- Effect Type: Volume/Expression
- Signal: Analog
- Power Requirements: Passive – None
- Dimensions: 5.85 x 2.58 x 2.4
- Features: Passive, Dual Volume/Expression
Final Thoughts on the Sonicake Vexpress
The Sonicake Vexpress is the ideal volume pedal for the guitarist working with a tight budget, and you get some great features for your money. It’s a mini sized volume pedal that can double as an expression pedal. So when you work your way up to a large pedalboard, make sure you hold onto this as a mini expression pedal when you need it.
3. Fender Tread Light Volume/Expression Pedal – Best for Live Use
Fender has really been stepping up their effects pedal game in recent years, so it is no surprise that they have delivered a solid expression pedal that could be a challenger as the new standard.
- Unique Look
- LED lets you know when pedal is active
- High quality build
- Too simple of a design for the price
The Treadlight Volume/Expression pedal is a dual Volume and Expression pedal design made to work on any pedalboard. It features an all-original Fender circuit that is designed for optimal signal and high end frequency integrity.
While the circuit is impressive, the Treadlight works in a familiar way that any guitarist will be able to understand. What really seems to separate the Treadlight from other Volume pedals are the subtle aesthetic details like the wooden accent, and namely the switchable LED light that makes the pedal easy to spot on stage.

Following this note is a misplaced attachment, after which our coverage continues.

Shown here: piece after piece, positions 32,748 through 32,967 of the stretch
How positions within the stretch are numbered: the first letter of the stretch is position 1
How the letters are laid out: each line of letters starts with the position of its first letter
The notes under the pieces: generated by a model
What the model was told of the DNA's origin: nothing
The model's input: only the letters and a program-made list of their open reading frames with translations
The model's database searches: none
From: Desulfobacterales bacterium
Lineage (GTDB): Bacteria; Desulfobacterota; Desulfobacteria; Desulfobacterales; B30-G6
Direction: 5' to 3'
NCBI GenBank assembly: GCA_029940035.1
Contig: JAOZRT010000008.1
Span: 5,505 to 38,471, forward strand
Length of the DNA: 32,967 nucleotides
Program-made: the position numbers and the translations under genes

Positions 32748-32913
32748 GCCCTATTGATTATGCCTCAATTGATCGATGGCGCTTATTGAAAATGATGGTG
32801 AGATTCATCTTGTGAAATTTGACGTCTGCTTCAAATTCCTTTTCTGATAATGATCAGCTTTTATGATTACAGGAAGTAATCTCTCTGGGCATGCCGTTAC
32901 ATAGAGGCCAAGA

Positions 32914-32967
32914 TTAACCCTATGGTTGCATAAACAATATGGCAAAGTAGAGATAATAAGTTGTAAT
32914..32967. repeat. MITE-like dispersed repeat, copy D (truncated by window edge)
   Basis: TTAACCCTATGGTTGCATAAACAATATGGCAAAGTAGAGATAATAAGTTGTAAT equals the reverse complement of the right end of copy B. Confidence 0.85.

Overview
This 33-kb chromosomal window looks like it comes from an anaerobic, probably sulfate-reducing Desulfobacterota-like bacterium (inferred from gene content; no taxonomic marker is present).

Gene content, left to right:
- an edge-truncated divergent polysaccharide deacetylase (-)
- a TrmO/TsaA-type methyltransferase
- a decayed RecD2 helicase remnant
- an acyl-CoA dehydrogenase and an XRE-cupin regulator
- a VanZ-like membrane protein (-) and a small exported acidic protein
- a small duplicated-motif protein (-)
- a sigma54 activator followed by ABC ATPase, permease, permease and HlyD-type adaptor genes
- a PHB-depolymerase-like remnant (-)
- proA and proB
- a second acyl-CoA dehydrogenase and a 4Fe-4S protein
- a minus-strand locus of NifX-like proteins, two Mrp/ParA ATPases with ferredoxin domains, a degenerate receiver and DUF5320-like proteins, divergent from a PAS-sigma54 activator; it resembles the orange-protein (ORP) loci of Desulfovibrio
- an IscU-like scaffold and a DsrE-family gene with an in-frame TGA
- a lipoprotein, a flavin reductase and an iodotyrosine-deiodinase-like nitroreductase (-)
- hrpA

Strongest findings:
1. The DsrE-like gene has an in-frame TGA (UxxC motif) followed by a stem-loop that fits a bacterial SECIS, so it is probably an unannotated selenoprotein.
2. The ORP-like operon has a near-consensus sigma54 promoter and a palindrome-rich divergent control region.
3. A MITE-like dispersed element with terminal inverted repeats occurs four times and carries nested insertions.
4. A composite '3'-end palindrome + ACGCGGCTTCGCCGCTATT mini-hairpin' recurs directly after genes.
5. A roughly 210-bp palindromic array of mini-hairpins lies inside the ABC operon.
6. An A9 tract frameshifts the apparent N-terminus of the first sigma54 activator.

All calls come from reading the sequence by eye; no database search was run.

The Treadlight is made from aluminum and is sure to last on the road.
There isn’t much to go over with this pedal in terms of controls. You have your standard treadle to control volume or expression changes. There is a switch that lets you turn the LED on or off. All jacks are top-mounted to make it work well with even the most crowded of pedalboards. The Treadlight requires 9V power via an adaptor or battery to work the LED, but is otherwise is passive/analog.
- Effect Type: Active Volume/Expression
- Signal: Analog
- Power Requirements: 9V DC
- Dimensions: 9.25 x 3.75 x 2.75
- Features: LED, EXP Out
Final Thoughts on the Fender Treadlight Volume/Expression Pedal
The Treadlight is similar to the Boss FV-30H in that it is an incredibly streamlined pedal, but what separates it from its predecessors are its classy aesthetic and LED light that make it ideal for use on dark stages. The design may be uninspired for the price point, but if you want some spice in the looks department with your pedals, go with Fender as always.
4. Ernie Ball MVP
If you’re going to name a pedal the “MVP” or “Most Valuable Pedal”, there’s going to be some hype surrounding it. Let’s take a look at what makes the Ernie Ball MVP a great volume pedal for some.
- Works with active and passive electronics
- Can be placed almost anywhere in signal chain
- Can be used as a boost
- Grip tape treadle prevents slipping
- Common complaint: Heel doesn’t always fully cut volume unless foot is on pedal